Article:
By now, it should be relatively clear to almost everyone that big changes are well and truly underway in the IT industry. In addition to the development of innovative virtual infrastructure technologies that change some of the basic ways IT works, the underlying hardware has continued to evolve. Getting the most out of virtualization means taking advantage of the less-publicized advances in, among other areas, networking technology. According to IT Business Edge blogger Michael Vizard, the network layer is critically important to a successful virtualization implementation.

Many companies are working hard to provide the kind of network infrastructure that can help make virtualized solutions maintain a high level of performance, he wrote. However, it's less obvious how quickly fiber optic technology will supplant and replace Ethernet standards for business use.

"What is unclear is to what degree 10, 40 and even 100 GbE products will take hold. There's obviously a lot of interest in the networking community, but storage vendors are arguing over the merits of 10 GbE versus next-generation 8 and 16 Gigabit-per-second fiber channel systems. That's a debate that will most likely continue through the rest of the decade,' Vizard asserted.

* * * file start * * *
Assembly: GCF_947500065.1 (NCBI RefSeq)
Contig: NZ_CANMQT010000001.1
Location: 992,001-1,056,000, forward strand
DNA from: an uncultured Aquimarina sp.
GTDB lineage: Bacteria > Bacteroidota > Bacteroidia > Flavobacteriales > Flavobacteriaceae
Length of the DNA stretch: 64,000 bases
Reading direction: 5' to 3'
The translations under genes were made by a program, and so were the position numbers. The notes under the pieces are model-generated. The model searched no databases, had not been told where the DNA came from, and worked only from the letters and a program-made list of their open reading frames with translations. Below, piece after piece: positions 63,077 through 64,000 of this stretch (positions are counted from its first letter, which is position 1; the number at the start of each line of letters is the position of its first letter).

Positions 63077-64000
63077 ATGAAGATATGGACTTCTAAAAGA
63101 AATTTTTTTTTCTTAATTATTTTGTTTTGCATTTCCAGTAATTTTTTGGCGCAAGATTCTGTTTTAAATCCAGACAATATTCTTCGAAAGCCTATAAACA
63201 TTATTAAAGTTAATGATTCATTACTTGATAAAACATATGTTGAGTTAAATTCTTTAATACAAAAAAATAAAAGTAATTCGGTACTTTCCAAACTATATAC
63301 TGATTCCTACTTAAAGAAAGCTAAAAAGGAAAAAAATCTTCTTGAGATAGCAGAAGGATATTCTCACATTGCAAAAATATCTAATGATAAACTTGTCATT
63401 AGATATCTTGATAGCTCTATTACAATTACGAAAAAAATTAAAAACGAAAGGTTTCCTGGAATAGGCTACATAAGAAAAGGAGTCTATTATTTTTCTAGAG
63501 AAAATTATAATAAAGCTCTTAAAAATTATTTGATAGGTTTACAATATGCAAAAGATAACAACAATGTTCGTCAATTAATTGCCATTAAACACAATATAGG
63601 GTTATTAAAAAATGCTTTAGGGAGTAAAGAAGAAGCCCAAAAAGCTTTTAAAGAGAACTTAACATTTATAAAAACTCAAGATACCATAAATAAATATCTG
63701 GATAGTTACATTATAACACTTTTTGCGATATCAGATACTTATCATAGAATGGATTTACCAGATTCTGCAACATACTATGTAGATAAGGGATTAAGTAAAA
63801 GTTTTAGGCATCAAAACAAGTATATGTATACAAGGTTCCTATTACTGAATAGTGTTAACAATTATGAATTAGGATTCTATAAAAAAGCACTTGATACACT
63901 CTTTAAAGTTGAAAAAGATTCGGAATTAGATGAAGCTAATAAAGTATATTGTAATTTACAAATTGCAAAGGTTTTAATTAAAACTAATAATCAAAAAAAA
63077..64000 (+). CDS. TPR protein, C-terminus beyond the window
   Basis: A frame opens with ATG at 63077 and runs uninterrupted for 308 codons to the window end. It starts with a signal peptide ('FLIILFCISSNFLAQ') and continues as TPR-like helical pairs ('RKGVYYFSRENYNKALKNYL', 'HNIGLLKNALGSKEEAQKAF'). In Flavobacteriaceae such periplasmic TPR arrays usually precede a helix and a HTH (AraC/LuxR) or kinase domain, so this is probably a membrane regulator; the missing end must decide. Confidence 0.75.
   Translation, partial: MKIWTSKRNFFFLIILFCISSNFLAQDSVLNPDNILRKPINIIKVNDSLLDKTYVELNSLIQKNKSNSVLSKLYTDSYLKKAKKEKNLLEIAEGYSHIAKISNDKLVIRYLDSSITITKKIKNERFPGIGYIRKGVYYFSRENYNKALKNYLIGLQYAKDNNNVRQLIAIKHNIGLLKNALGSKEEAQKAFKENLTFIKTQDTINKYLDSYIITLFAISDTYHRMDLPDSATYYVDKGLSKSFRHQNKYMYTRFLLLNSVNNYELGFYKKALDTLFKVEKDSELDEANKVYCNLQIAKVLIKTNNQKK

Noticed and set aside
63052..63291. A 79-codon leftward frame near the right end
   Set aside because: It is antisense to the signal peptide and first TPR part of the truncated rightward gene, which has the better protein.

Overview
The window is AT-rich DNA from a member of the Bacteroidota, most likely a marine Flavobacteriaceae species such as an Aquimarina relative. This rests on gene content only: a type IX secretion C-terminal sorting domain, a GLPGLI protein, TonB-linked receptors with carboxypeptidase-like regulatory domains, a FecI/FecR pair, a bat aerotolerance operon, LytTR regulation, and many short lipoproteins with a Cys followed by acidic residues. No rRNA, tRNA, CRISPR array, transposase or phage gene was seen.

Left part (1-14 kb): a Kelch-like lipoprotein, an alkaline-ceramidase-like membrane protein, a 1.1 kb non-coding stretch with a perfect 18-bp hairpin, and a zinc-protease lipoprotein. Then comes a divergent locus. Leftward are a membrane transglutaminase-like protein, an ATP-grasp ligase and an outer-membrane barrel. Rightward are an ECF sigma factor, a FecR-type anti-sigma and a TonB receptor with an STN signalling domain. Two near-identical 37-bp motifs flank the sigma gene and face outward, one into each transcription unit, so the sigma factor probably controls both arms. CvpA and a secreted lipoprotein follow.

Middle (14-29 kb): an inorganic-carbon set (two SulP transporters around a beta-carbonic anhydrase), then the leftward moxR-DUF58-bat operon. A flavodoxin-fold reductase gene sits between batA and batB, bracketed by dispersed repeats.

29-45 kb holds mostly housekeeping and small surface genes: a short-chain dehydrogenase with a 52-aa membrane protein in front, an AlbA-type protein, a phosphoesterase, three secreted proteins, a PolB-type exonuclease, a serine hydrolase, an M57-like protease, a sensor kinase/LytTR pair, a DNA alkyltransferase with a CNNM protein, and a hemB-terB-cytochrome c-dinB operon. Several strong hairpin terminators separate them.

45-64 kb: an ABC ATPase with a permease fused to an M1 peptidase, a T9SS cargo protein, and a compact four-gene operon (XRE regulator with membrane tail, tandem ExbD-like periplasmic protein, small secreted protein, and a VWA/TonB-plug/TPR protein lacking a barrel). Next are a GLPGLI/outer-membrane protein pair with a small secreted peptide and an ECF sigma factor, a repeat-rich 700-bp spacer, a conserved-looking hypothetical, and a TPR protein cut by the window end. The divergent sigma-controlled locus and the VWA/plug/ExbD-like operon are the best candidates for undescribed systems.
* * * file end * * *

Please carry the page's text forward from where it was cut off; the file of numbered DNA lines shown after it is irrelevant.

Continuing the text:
However, it does appear that 10 GbE networking technology is beginning to fall in price, as new standards become more widely available to companies looking to support increasingly virtualized IT infrastructures, he noted. What's more, one marketing vice president told Vizard in an interview, the 40 GbE standard could be close behind in terms of price cuts.

Change is coming at the storage level as well, the IT Business Edge blogger noted. The increasing popularity of solid-state hard drives - which provide a major performance boost over their traditional hard disk drive predecessors - creates a potentially elevated level of storage traffic. This, in turn, means that the network layer will see a further ballooning of demand.

This doesn't mean, however, that the advent of heavily virtualized IT infrastructures will create the need for major new investments in the data center. Indeed, experts say, the ability to do more with less processing power will cut costs substantially, more than making up for any upgrades needed for legacy network or storage technologies. Needless to say, of course, every company's situation is different and thorough planning is a necessary step.

 

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